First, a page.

Canon 5DMKIII Review

Canon Eos 5D MKIII Review

So I picked up the 5DMKIII a few weeks back and I thought I would post a brief review for all of you who are still on the fence with upgrading or jumping into a new system.

Just to clarify I had been shooting with a 5DMKII for the last few years as one of my main camera bodies.

Initially I was hesitant to upgrade, as the preliminary reviews I read indicated that image quality wise there wasn’t much of a difference. In fact the 5DMKII appeared a tad sharper at low ISOs when shooting RAW (I’ll get to this in a bit).

However, since my will power is very weak when it comes to new Canon equipment, I tossed logic aside and sold off my 5DMKII for it’s replacement.

First thing I did was compare image quality, as this was my biggest concern since my 5DMKII was primarily used for landscapes. The reviews that I had read seemed to hold true, the 5DMKII was indeed a hair sharper at lower ISOs when shooting RAW. In turn the 5DMKIII was going to require a bit more sharpening.

To be clear on this, we’re talking a very minimal amount and as some reports suggested, it’s the result of a more aggressive anti-aliasing filter in the 5DMKIII. Whether this is true or not I do not know. One thing is for sure though, sensors these days seem to be tied together more closely with post processing and benefit to a higher degree than in the past. Things looked really nice after a bit more of sharpening in post, so this whole issue really fizzled after some real-world shooting. Also I was pixel peeping like crazy as well.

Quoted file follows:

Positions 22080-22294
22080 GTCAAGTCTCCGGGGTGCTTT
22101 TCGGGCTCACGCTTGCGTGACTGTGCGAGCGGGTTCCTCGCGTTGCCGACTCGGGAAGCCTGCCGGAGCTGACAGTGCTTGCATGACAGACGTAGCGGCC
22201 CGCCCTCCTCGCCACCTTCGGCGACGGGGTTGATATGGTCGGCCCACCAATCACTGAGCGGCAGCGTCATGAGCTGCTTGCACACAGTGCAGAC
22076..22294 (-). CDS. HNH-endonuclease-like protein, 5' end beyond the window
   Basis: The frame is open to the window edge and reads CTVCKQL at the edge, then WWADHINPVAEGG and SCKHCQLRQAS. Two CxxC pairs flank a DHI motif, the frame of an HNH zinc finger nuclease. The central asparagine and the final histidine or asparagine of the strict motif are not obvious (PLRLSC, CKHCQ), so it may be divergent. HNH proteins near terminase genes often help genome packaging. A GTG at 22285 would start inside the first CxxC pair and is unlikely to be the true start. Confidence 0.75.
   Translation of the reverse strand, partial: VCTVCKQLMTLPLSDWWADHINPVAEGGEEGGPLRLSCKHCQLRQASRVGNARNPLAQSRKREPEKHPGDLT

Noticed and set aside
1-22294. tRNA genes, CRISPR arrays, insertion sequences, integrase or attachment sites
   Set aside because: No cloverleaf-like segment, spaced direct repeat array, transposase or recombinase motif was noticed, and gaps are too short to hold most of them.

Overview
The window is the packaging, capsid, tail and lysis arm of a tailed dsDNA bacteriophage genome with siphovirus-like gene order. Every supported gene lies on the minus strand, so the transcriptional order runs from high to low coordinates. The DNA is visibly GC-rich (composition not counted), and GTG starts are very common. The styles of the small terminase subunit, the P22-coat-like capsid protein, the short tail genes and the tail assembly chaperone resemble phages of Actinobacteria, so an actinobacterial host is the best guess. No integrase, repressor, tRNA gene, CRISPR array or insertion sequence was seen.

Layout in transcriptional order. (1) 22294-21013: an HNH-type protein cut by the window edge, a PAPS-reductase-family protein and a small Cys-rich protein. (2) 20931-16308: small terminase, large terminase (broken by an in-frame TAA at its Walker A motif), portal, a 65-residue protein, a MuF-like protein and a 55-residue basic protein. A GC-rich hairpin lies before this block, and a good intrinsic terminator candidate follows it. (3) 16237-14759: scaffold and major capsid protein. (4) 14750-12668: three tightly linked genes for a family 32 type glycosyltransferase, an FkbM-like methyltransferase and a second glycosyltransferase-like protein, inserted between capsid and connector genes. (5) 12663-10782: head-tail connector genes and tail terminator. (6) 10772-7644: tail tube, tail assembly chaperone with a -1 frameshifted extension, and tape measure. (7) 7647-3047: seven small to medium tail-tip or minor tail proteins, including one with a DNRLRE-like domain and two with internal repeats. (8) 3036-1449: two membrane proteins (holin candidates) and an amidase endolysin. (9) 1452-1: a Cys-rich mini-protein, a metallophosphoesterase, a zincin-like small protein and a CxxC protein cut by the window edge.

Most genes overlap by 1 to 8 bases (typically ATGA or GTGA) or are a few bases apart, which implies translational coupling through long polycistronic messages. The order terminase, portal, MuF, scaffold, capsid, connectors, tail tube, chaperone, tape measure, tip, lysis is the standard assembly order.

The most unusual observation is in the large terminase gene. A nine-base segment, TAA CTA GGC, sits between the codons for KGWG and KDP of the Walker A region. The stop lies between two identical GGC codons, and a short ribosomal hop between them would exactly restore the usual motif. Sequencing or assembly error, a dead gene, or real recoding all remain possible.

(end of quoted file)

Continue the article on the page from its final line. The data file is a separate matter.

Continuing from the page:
That aside, the camera is a blast to shoot with. The new auto focus system (which is really the high point) is amazing, ergonomics are well designed,lots of news bells and whistles, and overall, just a very well rounded camera.

Eos 5D MarkIII Review

Here are a few pros:

Viewfinder: Big improvement over the 5DMKII, it’s color and increased size are stellar. Not to mention they finally put a glass cover on it, similar to the 1DMKIV and 7D.

FPS: The increase from 3.9 to 6 frames per second is definitely welcome and necessary with the new auto focus system.

Menu System: I really like the new layout of the menu system (same as 1dX). It’s well organized and easy to navigate with some things like Mirror Lockup no longer buried in Custom Functions (although, it still would be nice to have a dedicated button on the outside). Definitely a step up from previous systems.

Build Quality & Ergonomics: The build and design on this camera is excellent. One thing that stands out is the handling. Like the 7D, the back has a contoured grip which really feels nice and comfortable in your hand. Button layout is great (except the new zoom placement) and everything is well thought out. In addition it has improved weather sealing over the MKII and of course a magnesium alloy body. Also the smaller size over the 1D series makes this a great choice for those wanting to travel lighter.